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“Points for Cooperation”

On the heels of a Bloomberg story about how certain European countries fear losing security initiatives secured under the Bush administration, Der Spiegel reprints an engaging article on EU/Russia relations by Russia scholar Alexander Rahr, originally published in the journal of the German Council on Foreign Relations. It explains why the choices facing America and the EU concerning Russian integration are markedly different, and why a fractured EU has much more at stake, and a much tougher road to hoe.

Rahr writes:

“But if the United States continues to shun Russia as a potential international partner, the European Union will have no choice but to pursue its own independent policy of rapprochement. After all, while Russia may not be indispensable for world order, it is essential for European peace.”

Rahr recommends these “ten points for cooperation“:

  • Conceptual development of a joint missile defense system to provide equal protection for America, Europe, and Russia against potential attacks by rogue states. Also: joint space research to prevent an arms buildup in space;
  • Renewal of the Western energy alliance with Russia with the dual goal of ensuring long-term security for Russian energy deliveries to the West and providing Russia with Western technologies for the long overdue modernization of its energy complex; there should be an establishment of gas consortia between Western and Russian energy groups to prevent pipeline wars in Eurasia;

  • Close cooperation between the European Union and Russia onreforming international organizations such as the United Nations, theG-8, and the Organization of Security and Cooperation in Europe;possibly also new global “partnerships for peace” such as theNATO-Shanghai Organization for Cooperation;
  • Development of an EU-Russian plan for modernizing Siberia as apractical tool for achieving the objectives of the energy alliance.This plan will not only promote economic cooperation, but also codifythe strategic value of Russian resources for Europe’s futureprosperity;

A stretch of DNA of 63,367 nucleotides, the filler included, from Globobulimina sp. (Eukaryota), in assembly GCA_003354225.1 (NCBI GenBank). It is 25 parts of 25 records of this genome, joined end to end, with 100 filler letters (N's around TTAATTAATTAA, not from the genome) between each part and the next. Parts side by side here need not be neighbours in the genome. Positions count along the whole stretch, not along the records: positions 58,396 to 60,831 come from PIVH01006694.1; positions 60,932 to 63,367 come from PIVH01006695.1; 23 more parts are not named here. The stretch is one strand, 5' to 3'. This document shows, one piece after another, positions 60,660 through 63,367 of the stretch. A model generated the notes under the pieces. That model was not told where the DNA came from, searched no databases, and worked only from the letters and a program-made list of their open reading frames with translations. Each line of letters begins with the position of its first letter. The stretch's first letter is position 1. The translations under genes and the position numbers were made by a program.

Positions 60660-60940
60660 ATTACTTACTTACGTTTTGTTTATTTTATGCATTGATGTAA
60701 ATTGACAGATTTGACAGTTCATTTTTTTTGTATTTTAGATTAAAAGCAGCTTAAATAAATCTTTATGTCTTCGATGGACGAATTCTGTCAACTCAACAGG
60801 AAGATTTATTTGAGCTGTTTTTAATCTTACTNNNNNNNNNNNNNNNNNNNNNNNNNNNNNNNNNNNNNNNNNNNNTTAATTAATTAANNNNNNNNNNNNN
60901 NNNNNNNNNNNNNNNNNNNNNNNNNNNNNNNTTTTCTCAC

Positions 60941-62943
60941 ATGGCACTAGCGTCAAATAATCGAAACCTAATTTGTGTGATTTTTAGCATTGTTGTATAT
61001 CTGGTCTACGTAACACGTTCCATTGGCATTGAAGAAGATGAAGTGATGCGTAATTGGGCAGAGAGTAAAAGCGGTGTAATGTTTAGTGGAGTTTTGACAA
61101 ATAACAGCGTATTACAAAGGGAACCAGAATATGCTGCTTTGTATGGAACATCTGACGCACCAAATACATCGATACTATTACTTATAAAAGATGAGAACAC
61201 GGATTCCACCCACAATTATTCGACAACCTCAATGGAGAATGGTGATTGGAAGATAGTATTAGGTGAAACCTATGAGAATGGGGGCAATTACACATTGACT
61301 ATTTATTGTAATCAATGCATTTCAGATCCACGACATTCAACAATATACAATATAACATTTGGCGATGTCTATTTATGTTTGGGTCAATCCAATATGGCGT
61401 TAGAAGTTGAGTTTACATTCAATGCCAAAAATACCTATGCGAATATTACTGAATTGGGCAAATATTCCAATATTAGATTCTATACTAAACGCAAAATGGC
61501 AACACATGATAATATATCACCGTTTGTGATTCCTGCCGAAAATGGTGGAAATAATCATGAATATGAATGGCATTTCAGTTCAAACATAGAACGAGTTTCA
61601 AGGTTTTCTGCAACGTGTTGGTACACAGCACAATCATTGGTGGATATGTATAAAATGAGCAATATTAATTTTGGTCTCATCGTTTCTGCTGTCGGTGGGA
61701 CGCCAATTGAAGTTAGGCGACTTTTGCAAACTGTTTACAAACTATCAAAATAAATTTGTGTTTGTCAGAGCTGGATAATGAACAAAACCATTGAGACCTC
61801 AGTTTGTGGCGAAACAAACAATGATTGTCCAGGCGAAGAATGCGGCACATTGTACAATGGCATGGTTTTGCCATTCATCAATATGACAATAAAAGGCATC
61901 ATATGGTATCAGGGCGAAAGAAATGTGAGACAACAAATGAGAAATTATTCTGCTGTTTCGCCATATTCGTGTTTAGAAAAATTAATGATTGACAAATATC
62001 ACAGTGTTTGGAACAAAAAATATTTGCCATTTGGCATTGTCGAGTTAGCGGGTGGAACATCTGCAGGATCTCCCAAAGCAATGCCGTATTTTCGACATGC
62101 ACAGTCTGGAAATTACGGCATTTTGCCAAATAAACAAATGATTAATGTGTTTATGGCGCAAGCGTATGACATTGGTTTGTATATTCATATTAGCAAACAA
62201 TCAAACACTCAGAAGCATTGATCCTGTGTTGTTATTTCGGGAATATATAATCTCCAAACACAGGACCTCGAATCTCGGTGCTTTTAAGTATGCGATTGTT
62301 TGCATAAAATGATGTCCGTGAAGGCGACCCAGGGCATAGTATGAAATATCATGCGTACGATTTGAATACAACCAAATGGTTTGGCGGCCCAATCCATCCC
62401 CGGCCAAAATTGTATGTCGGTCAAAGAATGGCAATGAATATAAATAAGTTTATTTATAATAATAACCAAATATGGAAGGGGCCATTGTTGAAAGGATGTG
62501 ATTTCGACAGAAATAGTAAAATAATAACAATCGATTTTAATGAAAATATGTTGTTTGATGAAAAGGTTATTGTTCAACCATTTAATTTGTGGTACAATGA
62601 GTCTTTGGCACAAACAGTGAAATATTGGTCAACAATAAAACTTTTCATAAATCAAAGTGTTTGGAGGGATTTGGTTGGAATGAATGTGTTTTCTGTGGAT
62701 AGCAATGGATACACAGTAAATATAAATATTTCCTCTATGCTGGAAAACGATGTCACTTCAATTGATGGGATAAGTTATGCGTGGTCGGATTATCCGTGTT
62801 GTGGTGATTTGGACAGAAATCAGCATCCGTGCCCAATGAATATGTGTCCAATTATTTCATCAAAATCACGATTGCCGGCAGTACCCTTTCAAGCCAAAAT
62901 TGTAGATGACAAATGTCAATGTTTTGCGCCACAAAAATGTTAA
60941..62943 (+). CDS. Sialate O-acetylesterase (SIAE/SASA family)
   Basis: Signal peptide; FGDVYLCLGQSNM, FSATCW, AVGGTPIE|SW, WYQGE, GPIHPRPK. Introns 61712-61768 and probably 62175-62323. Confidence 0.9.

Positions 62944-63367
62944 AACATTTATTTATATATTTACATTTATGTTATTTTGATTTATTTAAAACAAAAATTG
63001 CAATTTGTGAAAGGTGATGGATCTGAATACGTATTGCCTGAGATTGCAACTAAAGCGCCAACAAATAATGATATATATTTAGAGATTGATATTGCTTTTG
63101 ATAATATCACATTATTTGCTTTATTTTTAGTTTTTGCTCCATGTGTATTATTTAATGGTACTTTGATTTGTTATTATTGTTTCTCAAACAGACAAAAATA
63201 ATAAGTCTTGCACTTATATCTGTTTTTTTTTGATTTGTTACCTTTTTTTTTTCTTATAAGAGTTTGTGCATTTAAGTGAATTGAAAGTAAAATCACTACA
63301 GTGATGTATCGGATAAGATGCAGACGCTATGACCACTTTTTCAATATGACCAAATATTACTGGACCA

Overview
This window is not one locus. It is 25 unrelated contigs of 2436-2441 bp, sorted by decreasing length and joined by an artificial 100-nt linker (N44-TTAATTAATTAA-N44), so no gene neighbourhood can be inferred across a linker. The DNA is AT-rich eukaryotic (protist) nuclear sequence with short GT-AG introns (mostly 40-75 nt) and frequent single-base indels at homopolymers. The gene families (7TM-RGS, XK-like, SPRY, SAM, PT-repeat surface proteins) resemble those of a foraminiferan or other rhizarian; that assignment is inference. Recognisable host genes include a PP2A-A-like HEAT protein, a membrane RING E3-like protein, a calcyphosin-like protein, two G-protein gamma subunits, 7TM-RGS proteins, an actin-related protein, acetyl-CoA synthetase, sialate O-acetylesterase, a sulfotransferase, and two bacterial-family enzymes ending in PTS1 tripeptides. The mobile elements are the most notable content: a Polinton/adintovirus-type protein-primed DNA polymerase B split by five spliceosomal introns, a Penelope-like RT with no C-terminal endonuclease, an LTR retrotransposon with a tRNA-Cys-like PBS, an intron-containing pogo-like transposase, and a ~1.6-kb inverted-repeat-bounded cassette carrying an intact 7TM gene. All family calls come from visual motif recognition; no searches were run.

• Rebuilding trust among the states participating in thenonproliferation regime for weapons of mass destruction. Theformulation of a joint global “security doctrine” could bring Russia,the United States, and the European Union into a long-term allianceagainst international terrorism;
  • Creation of a functioning new mechanism between the European Unionand Russia that is not dependent on the consensus of all 27 memberstates. The old German-French-Russia troika causes too much ill easeamong the states of Central Europe. Based on the proposal by Eckart vonKlaeden of Germany’s Christian Democrats, the European Union shouldform a core group of European states and give them responsibility forEU-Russia policy;
  • Joint measures in climate and environmental protection. Russia, theEuropean Union, and the United States should consider the possibilityof an “ecological alliance” that would allow the European Union andRussia to meet joint challenges and develop shared options for actionwithin the framework of the Kyoto process;
  • Further expansion of joint projects between the European Union andRussia, including free trade zones, the dismantling of visa barriers,academic exchanges, and European-Russian peacekeeping missions in thepost-Soviet region, Africa, etc.;
  • The US-EU-UN-Russian quartet, which emerged in negotiations in theMiddle East, could be used in other conflict regions such as Iran andAfghanistan. Over the past few years, Russia has gained new politicalclout from its efforts to intensify economic ties with countries in theArab region, and it could use its new power to help promote Westerninterests;
  • Joint programs to fight poverty in developing countries. Theinternational energy, food, and financial crises will not only changethe global economic order but are also likely to result in massmigration and resource wars. Russia can provide aid for emergencyprograms and thus underscore its growing responsibility for theinternational economy.